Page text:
In light of the murder of Saudi Arabia dissident and America resident journalist Jamal Khashoggi, Committee to Protect Journalist (CPJ) is re-upping their report from Oct 1 and Citizen Lab’s published report showing it had detected the spyware called Pegasus in 45 countries being used that may be used to track journalist, and their resources.
Researchers have previously identified a number of major Pegasus campaigns, including one against investigative journalists in Mexico, and another against human rights workers in Saudi Arabia. The spyware’s presence in 45 countries raises significant implications for journalists, both in terms of their own security as well as the safety of their sources.
The spyware gives the attacker the ability to monitor, record, and collect existing and future data from the phone. This includes calls and information from messaging applications and real-time location data. The spyware is able to remotely activate the camera and microphone to surveil the target and their surroundings.
Pegasus is designed to be installed on phones running Android, BlackBerry OS, and iOS without alerting the target to its presence. Journalists will likely only know if their phone has been infected if the device is inspected by a tech expert.
Pegasus can be installed in a number of ways. Journalists should be aware of these methods and take appropriate steps to protect them and their sources.CPJ; Oct 1 2018
For a list of methods and steps, read the full CPJ report and Citizen Lab Sept full published report: HIDE AND SEEK Tracking NSO Group’s Pegasus Spyware to Operations in 45 Countries, here.
Here is a headline you won’t see every day. Washington Post reported Boeing 737 flies into brick wall – and just keeps going.
On Oct 12, with 130 passengers on board, an Air India pilot leaving southern India heading across the ocean to Dubai “not only clobbered the top of a five-foot perimeter wall but also destroyed a small landing guide tower as it climbed out of Tiruchirappalli International Airport in Tamil Nadu, India,” according to a report from the Times of India, and the pilot “apparently saw no reason not to continue on.”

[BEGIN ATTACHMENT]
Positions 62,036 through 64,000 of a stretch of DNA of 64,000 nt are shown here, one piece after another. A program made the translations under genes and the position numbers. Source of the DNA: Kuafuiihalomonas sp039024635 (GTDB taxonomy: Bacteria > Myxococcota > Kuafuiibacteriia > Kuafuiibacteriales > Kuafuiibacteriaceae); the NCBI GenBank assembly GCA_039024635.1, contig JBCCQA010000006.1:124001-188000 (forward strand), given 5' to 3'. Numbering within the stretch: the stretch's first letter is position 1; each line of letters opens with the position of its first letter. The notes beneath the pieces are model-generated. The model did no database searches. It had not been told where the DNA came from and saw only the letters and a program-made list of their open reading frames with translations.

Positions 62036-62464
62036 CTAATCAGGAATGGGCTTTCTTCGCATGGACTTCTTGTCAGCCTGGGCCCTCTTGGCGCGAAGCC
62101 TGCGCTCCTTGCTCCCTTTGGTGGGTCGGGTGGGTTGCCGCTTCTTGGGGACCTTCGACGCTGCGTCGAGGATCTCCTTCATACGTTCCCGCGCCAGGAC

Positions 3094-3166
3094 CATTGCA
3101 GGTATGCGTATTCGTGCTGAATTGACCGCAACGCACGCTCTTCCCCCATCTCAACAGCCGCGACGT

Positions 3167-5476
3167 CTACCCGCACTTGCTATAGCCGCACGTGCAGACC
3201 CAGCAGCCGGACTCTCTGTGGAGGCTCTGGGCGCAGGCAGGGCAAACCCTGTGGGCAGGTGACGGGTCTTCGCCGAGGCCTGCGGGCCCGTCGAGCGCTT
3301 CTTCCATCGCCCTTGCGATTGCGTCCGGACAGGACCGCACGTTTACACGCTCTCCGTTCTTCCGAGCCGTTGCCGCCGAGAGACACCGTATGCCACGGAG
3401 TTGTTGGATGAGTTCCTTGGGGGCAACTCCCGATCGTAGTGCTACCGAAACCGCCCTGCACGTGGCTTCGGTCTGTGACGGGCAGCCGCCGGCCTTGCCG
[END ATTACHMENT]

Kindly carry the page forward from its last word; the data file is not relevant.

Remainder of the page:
“We informed the pilot about the hit,” the airport director told the IANS news service. “The pilot said nothing was wrong with the plane as the systems were functioning normally. But we found some parts of the plane, like an antenna, on the ground.”
Air India Express flight 611 continued to climb above the cloud line. It crossed the subcontinent and headed out over the Indian Ocean, the pilot apparently unaware that the plane had a gash along its belly and mesh fencing wrapped around the landing gear.
It flew for about two hours before someone in ground control second-guessed the pilot’s confidence.Washington Post; Oct 13 2018
Nature – Beware
In town of Rockwall, Texas, part of the Dallas/Ft. Worth Metroplex area, a mother received a phone call from her daughter’s daycare informing her her daughter had been stung by what is known as the Southern Flannel Moth Caterpillar, otherwise known as an asp, the most poisonous caterpillar in the United States. Apparently the caterpillar had fallen out of a tree and onto the girl’s arm.
Texas A&M entomologist Michael Merchant told NBC local affiliate KXAS-TV asps are commonly found in a lot of plants found in North Texas, such as, “on oaks, yaupons, even rose bushes,” and that they’ve been receiving a lot of calls this year about the bugs “though they don’t know why.” Merchant explains there are “a series of spines hidden below the caterpillar’s distinctive hair that are filled with venom and responsible for the painful sting that can last up to 12 hours.”
Thanks to the fast thinking and quick action of the child’s teachers to “remove the spines from her arm with tape, doctors tell [the mother] Chambers it could’ve been much worse…They said if that had not happened it could actually cause her whole body to go numb and start shutting down.”
Merchant said the asps should start to disappear over these next couple weeks as they begin to build their cocoons for the winter. When they hatch as moths they no longer have their venomous spines.
For a little more on this, visit Texas Hill Country News: The Texas Asp: Do Not Pet This Cuddly-Looking, Fuzzy Caterpillar. Texas Hill Country says they are common in the fall, and that while they won’t cause serious harm to the trees there have been reports they have been so numerous they pose serious risk to children and gardeners, and there have been reports in the past of schools being shut down “because of stings to children.”
h/t Contended Indie for this one…because, funny. 😀